Looking for new headphones.

zeus224

Estimable
May 16, 2014
5
0
4,510
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For the past 4 years I have had Beats by Dre. Yes i know i have heard it all, how there not worth it and how they are over priced. I have had a great experience with them and I stick to my purchases as it was most viable at the time. The time has come though to get a new pair of headphones. Im not sure what to really get and googling information on which ones to get tend to have too much bias. That's why i am here, I'm looking for non-bias information on headphones. I dont want opinions or theories. I understand that everyone hears stuff differently but i need the science behind what makes headphones good.

1.What makes certain headphones attuned to certain music types (the technology and science behind the reason).
2.What makes headphones better at noise cancellation that others.
3.What causes great risks for distortion in sound.
4. What cord types and input types are better for signals passing from the phone/computer to the headphones

Pricing is not a huge issue im just looking for the best sound. I would like headphones with very good noise cancellation. My taste is music is varied to a large extent, I prefer music with vocals and base. I would like headphones with good base but not in exchange for the distortion in music.
Thank you for any help that you audiophiles can give me, even if someone has a link to were i can get this information i would be grateful.

 

ssddx

Glorious
Moderator
1. opinion and taste has huge influence on what you think sounds good. frequency response is also important as for instance things such as EDM tend to sound great to most people with a v-shaped (bass and treble) signature given that is where such songs focus on. songs with intense vocals may benefit more from heightened mids. faster and more detailed headphones may be able to bring out small subtleties in audio while slower more mellow headphones are more easy listening and less fatiguing. while there is certainly some science behind it, its very much opinion-based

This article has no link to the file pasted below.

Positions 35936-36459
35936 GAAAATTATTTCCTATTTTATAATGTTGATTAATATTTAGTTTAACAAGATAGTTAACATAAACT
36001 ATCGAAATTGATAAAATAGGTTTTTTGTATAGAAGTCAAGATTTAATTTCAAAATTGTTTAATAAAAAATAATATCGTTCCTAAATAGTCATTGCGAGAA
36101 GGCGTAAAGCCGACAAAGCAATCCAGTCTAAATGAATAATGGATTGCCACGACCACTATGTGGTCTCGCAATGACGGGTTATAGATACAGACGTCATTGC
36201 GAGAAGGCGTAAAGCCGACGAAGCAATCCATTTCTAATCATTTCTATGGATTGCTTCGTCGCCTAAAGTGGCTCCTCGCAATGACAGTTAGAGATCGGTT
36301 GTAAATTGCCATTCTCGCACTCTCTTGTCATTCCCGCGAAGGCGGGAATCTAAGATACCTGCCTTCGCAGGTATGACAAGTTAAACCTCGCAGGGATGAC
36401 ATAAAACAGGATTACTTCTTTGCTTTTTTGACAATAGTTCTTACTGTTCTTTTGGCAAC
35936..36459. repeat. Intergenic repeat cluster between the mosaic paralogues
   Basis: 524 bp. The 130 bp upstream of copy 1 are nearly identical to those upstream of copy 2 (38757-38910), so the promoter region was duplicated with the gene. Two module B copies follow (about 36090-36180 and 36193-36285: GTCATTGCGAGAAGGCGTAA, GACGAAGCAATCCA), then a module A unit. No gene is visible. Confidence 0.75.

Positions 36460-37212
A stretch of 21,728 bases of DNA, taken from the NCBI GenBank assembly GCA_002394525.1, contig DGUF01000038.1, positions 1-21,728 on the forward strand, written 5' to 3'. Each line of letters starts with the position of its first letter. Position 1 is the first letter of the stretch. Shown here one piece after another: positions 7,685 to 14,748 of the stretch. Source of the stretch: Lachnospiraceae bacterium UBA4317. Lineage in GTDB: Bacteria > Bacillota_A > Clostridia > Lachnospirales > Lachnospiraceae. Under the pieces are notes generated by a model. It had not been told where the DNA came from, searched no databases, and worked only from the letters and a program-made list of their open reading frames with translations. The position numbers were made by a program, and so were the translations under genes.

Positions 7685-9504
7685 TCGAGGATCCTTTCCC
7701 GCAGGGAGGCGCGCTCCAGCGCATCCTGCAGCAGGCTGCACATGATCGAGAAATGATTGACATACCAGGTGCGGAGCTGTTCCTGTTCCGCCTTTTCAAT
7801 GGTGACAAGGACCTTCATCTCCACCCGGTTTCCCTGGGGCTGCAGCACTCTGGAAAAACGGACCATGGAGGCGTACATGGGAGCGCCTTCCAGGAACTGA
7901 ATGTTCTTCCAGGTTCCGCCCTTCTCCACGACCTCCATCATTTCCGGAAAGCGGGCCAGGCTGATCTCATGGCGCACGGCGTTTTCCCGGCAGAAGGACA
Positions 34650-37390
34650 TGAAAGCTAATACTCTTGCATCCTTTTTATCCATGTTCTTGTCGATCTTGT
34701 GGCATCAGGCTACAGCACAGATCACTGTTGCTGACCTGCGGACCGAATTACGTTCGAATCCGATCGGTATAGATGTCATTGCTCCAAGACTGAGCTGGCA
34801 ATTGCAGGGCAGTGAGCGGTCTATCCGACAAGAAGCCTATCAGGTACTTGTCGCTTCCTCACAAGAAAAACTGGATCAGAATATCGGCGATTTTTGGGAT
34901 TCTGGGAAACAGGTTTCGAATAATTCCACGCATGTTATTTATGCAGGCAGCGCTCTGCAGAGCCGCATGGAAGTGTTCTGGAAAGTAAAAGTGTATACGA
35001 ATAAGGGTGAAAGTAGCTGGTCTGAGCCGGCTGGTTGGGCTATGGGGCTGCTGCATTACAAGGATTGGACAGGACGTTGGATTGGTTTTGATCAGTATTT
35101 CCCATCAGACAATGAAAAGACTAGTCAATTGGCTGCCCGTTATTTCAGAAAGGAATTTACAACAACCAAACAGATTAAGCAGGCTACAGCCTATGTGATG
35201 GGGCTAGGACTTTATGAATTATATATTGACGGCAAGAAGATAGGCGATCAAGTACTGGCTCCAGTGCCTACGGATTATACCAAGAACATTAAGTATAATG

2. bear in mind "noise cancellation" such as in active-noise-cancellation is completely different than "noise isolation" which is passive. isolation is the muffling of outside audio due to factors such as closed headphones acting like earmuffs or in ears sealing your canal and not allowing sound in. noise cancellation is possible with active electronics which create opposite soundwaves to cancel out external sound however this can often make audio appear distorted or off. personally i can not stand active noise cancellation since i notice this distortion so stick with isolation instead. if you expect the best quality, i would suggest isolation over cancellation.

3. depends on what you mean by this. active noise cancellation distorts audio to cancel sound waves from outside the cans. having a headphone with a frequency response other than completely flat (neutral) means that certain frequencies will be more prominent. a poor quality amplifier, emi, ground loop, poor quality source or poor quality song file quality can also introduce distortion. regarding frequency response, some headphones (such as bass-cannons) overemphasize bass to such a degree that treble and mids are muddy and less defined which could also be classified as distortion.

4. generally most headphones are going to be either 1/4" (6.3mm) or 1/8" (3.5mm) analog. some include an adapter to go from 1/8 to 1/4. when you start getting into high end audiophile setups some people use balanced amps and xlr balanced cables http://www.headphone.com/pages/balanced-headphones-guide but this is a bit much for the average user. not all headphones will work fine without an external amp on mobiles or some onboard audio solutions. if you are opposed to using an amplifier your choices may be limited. if you do not mind using an amplifer then your choices are opened.

you fail to list what properties besides cancelling out external noise you are interested in.

given that you are coming from beats... you might like the dt770-80 which are also high bass output but not muddy like the beats. closed design which means noise isolating.
 

ssddx

Glorious
Moderator